Look up Blue Zones. Do you think they supplement their diet with powdered resistant starch?
(This post was last modified: 04-08-2014 11:54 AM by SteveCR.)
04-08-2014 11:49 AM
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Post: #37
RE: Resistant Starch: The Latest Dietary "Red Pill?"
(04-08-2014 11:49 AM)SteveCR Wrote:  Look up Blue Zones. Do you think they supplement their diet with powdered resistant starch?

As a courtesy, why don't you link to whatever is your reference and provide us a little explanation about how the contents of your reference relates to the topic of this thread and/or supports the content of your now two sparse posts?
04-08-2014 12:17 PM
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Post: #38
RE: Resistant Starch: The Latest Dietary "Red Pill?"
Well, I've since completed my bag of potato starch, and haven't bought anymore. It hasn't really had any major effects for me....but then again, I've already got years of eating pretty damn clean.

Also, I still eat a lot of resistant starch normally in my diet, AND I also eat a lot of fermented foods.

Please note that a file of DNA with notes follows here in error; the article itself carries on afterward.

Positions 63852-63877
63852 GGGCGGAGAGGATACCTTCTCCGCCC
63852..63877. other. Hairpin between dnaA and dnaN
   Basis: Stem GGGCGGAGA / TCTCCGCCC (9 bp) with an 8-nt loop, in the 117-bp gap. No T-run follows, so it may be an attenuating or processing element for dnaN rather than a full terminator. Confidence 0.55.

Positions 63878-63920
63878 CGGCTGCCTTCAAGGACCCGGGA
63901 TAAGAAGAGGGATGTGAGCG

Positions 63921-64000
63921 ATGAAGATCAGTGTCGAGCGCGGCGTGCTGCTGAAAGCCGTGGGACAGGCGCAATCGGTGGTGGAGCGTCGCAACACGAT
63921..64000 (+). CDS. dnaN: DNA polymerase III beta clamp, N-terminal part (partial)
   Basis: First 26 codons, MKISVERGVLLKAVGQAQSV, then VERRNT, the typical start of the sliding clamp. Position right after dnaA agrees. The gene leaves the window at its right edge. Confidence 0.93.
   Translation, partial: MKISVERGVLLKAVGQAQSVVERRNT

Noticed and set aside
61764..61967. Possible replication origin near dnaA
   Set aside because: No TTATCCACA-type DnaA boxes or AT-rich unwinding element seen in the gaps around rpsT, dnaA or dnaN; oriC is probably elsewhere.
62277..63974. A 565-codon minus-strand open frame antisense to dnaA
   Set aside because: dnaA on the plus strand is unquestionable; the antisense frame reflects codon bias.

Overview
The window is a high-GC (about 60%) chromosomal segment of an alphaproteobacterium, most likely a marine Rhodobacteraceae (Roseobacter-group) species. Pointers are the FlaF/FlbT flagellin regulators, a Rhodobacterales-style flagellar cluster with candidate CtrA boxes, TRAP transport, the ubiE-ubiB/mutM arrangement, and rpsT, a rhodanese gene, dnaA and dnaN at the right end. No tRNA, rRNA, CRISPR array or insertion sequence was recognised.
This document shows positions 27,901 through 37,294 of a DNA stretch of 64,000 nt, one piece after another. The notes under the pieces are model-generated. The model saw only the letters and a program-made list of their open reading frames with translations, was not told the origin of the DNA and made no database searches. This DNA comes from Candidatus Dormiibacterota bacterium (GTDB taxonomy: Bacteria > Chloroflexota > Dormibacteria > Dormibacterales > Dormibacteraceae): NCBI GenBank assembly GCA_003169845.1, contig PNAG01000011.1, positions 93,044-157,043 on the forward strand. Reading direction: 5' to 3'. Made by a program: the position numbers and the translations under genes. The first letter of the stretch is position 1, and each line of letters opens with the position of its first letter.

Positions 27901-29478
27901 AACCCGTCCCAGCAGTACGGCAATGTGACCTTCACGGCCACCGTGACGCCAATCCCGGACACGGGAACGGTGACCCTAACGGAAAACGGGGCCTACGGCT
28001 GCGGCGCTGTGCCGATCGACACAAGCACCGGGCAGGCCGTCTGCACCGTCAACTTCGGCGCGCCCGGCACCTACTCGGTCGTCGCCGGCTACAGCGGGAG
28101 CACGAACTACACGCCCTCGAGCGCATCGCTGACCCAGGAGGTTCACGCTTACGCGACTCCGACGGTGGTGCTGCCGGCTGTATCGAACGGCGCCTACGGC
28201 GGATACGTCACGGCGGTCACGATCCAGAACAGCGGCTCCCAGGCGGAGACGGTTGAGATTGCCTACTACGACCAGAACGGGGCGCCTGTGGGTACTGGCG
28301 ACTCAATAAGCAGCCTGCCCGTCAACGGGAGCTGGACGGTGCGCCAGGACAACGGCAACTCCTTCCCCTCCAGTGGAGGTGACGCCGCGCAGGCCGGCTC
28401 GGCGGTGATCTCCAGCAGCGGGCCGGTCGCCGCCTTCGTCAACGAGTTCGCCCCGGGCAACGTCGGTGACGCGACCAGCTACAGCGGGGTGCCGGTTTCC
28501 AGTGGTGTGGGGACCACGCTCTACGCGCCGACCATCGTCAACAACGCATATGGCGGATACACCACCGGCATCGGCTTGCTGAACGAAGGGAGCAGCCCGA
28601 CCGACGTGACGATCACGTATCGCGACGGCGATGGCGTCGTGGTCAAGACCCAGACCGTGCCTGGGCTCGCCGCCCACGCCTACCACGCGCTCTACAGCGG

Apparently, a lot of folks that have had bad reactions to daily doses of 4 tbsp of starch are due to the fact that they don't have the beneficial bacteria in their guts that thrive off of resistant starch.

Dr. Art Ayers at his cooling inflammation blog (a top notch blog on diet and nutrition written by a molecular biologist intensely interested in the human gut biome and it's link to health and immunity), recommends that people who have bad reactions to resistant starch should start eating a lot of fermented vegetables to get the sort of gut bacteria that will benefit from the resistant starch.

My diet has been full of fermented vegetables for a long time. I eat sauerkraut, kim chee, poi regularly, so combine that with my regular eating of resistant starch (cold rice), I'm not surprised I did not experience any of the dramatic changes in health others have reported from taking the potato starch.

But if you're one of those folks that had issues with the starch (like bad gas, constipation and/or diarrhea), try upping your intake of fermented vegetables for a bit than perhaps give the potato starch another try?